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Most organizations struggle to implement a consolidated identity management system that is easy for end users to navigate. However, soon, identity management tools will improve an outdated market.
Although identity and access management (IAM) products have been around for some time, many are ill-equipped to handle an influx of device diversity, user access methods and application variety. Further, many organizations implement little or no upgrades to already installed systems. Fortunately, methodologies are on the horizon -- although it will take several years for them to fully play out.
The current identity management market
Currently, most companies use username and password credentials determine corporate access, but these methods are often susceptible to phishing and other attacks. A number of companies, particularly in high-security industries, such as finance, government and healthcare, use additional multifactor authentication tools, such as RSA SecurID, which significantly enhance the level of security and limits credential theft. However, most end users find these tools cumbersome, and they often push back on their use.
identity management tools that use biometrics for fingerprint, facial or voice recognition are now on the market, but security for these methods is questionable for high-security environments. Biometric systems need to store comparison data, which can be hacked.
Some advanced biometrics systems, like on the iPhone X, add security to otherwise rudimentary capabilities. Adding security measures, such as facial recognition, is a good step, but there needs to be much more.
Components such as keystroke analysis, voice and speech recognition, location, and time of day should determine whether end users can access corporate systems. And the more of these components IT pros can use simultaneously -- preferably without affecting the end user -- the better.
A breed of identity management tools
Over the next two to three years, I expect to see many organizations implement a level of identity management that relies less on user actions and more on known things, places and experiences. Today, there are multiple systems, such as SailPoint, that use artificial intelligence to deterministically support identity management.
The ability to have the equivalent of SecurID built directly into the end user's device at the chip level on newer generation PCs and smartphones adds a deterministic component to verify that an end user is on a registered device that can't be replicated for nefarious purposes. The ability to see an end user's location -- for example, calendar or social media integration can tell you if the user should be in New York and not in Chicago -- adds another component to whether that end user is actually the end user.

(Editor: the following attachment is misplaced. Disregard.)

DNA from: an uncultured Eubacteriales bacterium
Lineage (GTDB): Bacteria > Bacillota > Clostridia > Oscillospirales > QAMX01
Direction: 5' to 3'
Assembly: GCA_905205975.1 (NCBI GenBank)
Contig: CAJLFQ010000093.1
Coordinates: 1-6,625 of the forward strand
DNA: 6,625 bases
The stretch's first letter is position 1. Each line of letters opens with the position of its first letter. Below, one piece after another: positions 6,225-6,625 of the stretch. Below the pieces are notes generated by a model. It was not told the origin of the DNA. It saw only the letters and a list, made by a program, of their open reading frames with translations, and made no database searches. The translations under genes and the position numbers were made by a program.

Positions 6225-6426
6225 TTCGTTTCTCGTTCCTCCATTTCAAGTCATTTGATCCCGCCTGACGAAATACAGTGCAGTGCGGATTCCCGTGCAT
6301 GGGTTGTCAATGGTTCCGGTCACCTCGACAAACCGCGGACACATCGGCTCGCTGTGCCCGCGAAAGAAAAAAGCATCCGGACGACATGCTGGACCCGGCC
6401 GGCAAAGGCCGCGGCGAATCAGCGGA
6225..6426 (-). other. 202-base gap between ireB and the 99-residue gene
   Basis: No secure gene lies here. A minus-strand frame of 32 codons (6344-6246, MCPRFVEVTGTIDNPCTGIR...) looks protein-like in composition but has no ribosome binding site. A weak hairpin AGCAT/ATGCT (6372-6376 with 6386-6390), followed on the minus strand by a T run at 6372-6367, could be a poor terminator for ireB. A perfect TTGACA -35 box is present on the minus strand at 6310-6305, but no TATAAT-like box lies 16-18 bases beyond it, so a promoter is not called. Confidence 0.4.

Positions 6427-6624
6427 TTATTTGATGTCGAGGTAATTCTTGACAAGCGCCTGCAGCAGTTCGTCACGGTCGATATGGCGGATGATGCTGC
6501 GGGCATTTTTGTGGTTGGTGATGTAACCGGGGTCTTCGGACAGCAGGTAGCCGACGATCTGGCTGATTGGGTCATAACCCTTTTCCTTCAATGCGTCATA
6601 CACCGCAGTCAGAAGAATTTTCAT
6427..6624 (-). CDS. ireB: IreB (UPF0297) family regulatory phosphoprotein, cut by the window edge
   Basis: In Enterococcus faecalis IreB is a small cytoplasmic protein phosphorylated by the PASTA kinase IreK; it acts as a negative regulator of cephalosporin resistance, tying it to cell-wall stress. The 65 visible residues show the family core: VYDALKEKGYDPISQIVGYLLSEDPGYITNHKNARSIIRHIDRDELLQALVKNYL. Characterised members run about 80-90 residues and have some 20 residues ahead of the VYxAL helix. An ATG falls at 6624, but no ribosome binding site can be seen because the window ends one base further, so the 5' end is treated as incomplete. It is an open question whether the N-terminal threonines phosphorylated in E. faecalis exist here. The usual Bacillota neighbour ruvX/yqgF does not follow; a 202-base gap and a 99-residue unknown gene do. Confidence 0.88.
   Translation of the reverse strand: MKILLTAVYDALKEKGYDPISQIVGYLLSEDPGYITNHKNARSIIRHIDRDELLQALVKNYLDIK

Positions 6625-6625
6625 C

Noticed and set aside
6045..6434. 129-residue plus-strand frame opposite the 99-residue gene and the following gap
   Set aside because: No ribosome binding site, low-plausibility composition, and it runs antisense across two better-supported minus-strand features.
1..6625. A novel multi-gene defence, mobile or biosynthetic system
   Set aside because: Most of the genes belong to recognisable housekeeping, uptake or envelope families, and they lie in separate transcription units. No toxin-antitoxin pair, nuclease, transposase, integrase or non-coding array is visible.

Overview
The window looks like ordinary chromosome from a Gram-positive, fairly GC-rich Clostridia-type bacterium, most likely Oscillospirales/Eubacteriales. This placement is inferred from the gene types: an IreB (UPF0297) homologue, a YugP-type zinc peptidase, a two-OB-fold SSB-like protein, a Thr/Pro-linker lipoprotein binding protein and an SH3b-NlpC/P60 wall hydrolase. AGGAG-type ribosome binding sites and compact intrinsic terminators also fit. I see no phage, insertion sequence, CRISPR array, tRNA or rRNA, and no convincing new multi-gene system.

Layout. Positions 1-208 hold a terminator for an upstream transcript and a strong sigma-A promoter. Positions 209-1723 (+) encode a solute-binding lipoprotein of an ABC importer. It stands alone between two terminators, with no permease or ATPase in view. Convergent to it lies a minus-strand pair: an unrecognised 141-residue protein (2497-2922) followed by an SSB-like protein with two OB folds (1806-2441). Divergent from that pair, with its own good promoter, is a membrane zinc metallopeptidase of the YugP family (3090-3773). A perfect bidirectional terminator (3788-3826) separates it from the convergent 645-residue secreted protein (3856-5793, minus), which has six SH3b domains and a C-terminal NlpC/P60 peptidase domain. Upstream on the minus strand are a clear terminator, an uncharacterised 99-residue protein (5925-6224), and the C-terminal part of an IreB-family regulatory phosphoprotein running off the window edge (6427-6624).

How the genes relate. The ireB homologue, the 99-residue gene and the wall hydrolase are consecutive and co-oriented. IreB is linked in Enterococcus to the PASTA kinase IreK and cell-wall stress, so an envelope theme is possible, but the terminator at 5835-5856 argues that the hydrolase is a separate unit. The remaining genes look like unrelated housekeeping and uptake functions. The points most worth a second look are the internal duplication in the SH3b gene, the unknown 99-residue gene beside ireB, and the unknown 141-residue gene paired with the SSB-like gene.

Identity management tools that can access profile and policy information prepopulated by IT -- often through connection with corporate directory information -- can ensure that the apps an end user is trying to access are truly available to him, and that he is using them for the right purpose. And, finally, the ability to monitor network traffic and determine if the packets that the end user sends are uncompromised provides yet another identity point that the enterprise AI system can analyze.
All of this interaction is complex, but it is the only way to realistically implement identity management tools when a plethora of new device access points will be coming in the next few years. For example, the integration of autonomous vehicles, smart things and kiosks into identity management will make mobile and BYOD look like a walk in the park.
How to implement new identity management tools
IT administrators should start thinking beyond usernames and passwords. They should take advantage of enhanced biometrics and other security features that are built into modern devices and operating systems -- not just to log in to the device itself, but to log in to enterprise apps. Each tool may be imperfect by itself, but IT should combine several methods to make modern identity management far safer than the traditional reliance on usernames and passwords.
The future of authentication means leaving passwords in the past
Next, IT should implement a system that includes an AI-based access and control mechanism that makes intelligent decisions about who, what and where. Many options exist as a service, and IT should evaluate those tools for their capabilities to enhance corporate security. And, if an organization has a current IAM vendor, they should look at which enhanced offering that vendor is making available. IT should also switch to a cloud-based service if the organization is currently using an on-premises tool.
Finally, IT should look for products that are acceptable to end users. If IT deploys a system that end users dislike, it can waste money and be ineffective.